Q: Tell me how your cops background plays into what you’re doing now.

A: You end up with a big BS detector as a cops reporter because the cops lie to you, the victims lie to you, the people helping the victims lie to you. And you’ve got to sort through, and there will be a story that seems a certain way, and it just won’t be—and you know it. That’s what this is about.

So Mark Pittman died last week.

The reason this is important is not just that Pittman was a great reporter, though he was that. “One of the great financial journalists of our time,” Joe Stiglitz says. That is true. He did do great stories. He won the Loeb; he had a Pulitzer coming one of these days. That was inevitable. Financial journalism lost a leading practitioner at the worst possible time.

I lost a friend. I realize my writing ability is not up to the job of expressing how I actually feel, but he was a great guy.

For a sense of the man and the reporter, all this you can learn in the obit manfully written on deadline by his pal, Bob Ivry. What a rotten assignment.

But for me, the thing that needs to be remembered, especially by financial journalists and the people who rely on them, is that Pittman represented an attitude, a feeling. It was the attitude that drove the journalism and, for me, defined the man. Take this quote from Ryan Chittum’s Audit Interview with Pittman from last February, which has suddenly become valuable historical record. I’ll add some emphasis:

It’s also that we realize this is a defining moment for business journalism and for Wall Street. I think that this organization, this news department, was built for this crisis. We’ve got more tools than anybody. We’ve got the will. We have the assets to go after this in a huge way. Everybody believes that in this room.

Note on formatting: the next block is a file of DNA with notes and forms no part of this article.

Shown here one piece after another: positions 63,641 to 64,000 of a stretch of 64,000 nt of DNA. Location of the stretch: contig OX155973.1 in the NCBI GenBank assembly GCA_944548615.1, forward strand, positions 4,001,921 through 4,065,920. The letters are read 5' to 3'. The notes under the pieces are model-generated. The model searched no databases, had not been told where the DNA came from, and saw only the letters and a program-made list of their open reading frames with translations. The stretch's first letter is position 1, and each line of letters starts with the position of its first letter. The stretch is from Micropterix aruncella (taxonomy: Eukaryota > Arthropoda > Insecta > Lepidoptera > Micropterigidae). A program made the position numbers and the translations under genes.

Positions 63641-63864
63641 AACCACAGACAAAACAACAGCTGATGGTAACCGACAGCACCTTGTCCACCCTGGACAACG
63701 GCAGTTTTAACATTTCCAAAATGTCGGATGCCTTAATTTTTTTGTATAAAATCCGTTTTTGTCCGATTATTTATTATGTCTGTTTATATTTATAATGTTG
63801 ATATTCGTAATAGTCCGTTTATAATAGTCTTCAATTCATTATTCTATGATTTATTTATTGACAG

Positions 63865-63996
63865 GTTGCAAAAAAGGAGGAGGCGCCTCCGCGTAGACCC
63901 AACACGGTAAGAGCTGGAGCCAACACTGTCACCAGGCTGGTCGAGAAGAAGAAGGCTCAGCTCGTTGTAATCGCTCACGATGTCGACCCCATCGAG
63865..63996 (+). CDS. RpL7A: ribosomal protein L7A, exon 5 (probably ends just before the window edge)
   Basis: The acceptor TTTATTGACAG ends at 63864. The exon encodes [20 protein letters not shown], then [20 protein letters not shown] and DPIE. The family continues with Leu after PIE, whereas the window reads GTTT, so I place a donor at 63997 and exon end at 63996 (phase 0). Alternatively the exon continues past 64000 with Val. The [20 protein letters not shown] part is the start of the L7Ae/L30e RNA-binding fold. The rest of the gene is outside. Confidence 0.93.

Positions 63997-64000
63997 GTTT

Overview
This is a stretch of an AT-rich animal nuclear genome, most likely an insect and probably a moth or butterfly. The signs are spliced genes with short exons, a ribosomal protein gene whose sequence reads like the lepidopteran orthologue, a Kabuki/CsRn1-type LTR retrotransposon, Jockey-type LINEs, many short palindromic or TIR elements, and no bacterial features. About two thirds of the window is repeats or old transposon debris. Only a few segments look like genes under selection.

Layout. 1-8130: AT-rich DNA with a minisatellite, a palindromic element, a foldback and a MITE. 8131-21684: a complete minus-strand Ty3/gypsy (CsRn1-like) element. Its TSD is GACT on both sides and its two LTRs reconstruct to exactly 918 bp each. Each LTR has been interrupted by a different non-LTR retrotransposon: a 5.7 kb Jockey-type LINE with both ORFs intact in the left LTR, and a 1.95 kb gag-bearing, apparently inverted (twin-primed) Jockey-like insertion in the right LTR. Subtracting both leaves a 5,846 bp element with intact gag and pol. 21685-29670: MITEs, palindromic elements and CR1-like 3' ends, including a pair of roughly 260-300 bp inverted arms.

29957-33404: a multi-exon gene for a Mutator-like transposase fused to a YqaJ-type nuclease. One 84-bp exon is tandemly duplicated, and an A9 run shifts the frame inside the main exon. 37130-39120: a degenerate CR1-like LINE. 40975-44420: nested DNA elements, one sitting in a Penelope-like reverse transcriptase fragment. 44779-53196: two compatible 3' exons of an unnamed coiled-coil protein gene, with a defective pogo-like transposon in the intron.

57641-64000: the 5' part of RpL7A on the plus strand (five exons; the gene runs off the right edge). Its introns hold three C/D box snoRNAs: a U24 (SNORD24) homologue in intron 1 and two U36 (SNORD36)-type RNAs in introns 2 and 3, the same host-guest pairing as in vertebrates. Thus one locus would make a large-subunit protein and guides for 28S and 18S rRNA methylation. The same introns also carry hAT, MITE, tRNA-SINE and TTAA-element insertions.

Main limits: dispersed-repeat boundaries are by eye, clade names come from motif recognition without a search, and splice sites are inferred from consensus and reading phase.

Hopefully, we will be able to inform the people enough to know how badly we’re getting screwed (laughs). We need to know how to prevent it from happening again, and we need to know who did it. There’s renewed energy on this front because we’ve staffed up the people who cover banks, the securities firms. We have a lot more people going at real estate and a bunch of different areas that this involves. That was a conscious move from meetings we started having in 2007. We hired people and we moved people from one area to another area.

My favorite part of the quote is probably this one: “(laughs).” It’s sort of, whoops, did I just say that? You get a sense of the joy he took in his work, of being someone lucky enough to be at the center of the financial universe at an inflection point, a time of fevered crisis and near collapse, when many of the financial system’s long-held secrets are laid bare or pushed close—so close—to the surface. Wall Street chieftains scrambling in panic around the New York Fed at all hours; oceans of government cash and credit loosed on financial institutions. And here is Bloomberg, the last financially robust news organization on the planet—it has more bureaus, 135 as of last year, than most news organizations have reporters—flying in people, hiring reporters and editors, getting them cell phones, corporate credit cards, those remarkable Bloomberg terminals, reorganizing desks, turning, slowing turning the organization with the ominous deliberateness of a Death Star, which happens to be a nickname among staffers for Bloomberg’s hyper-modern Lexington Avenue headquarters.

And there was Pittman, manning the con.

“This organization…was built for this crisis…We’ve got the will. We have the assets.”

A few other things to take from that quote: Notice that it is a defining moment not just for Wall Street, but for journalism; it’s not just about them, the bankers, the raters, the regulators, the Fed. It was about us, too. How do we respond?

Dean Starkman Dean Starkman runs The Audit, CJR's business section, and is the author of The Watchdog That Didn't Bark: The Financial Crisis and the Disappearance of Investigative Journalism (Columbia University Press, January 2014).

Follow Dean on Twitter: @deanstarkman.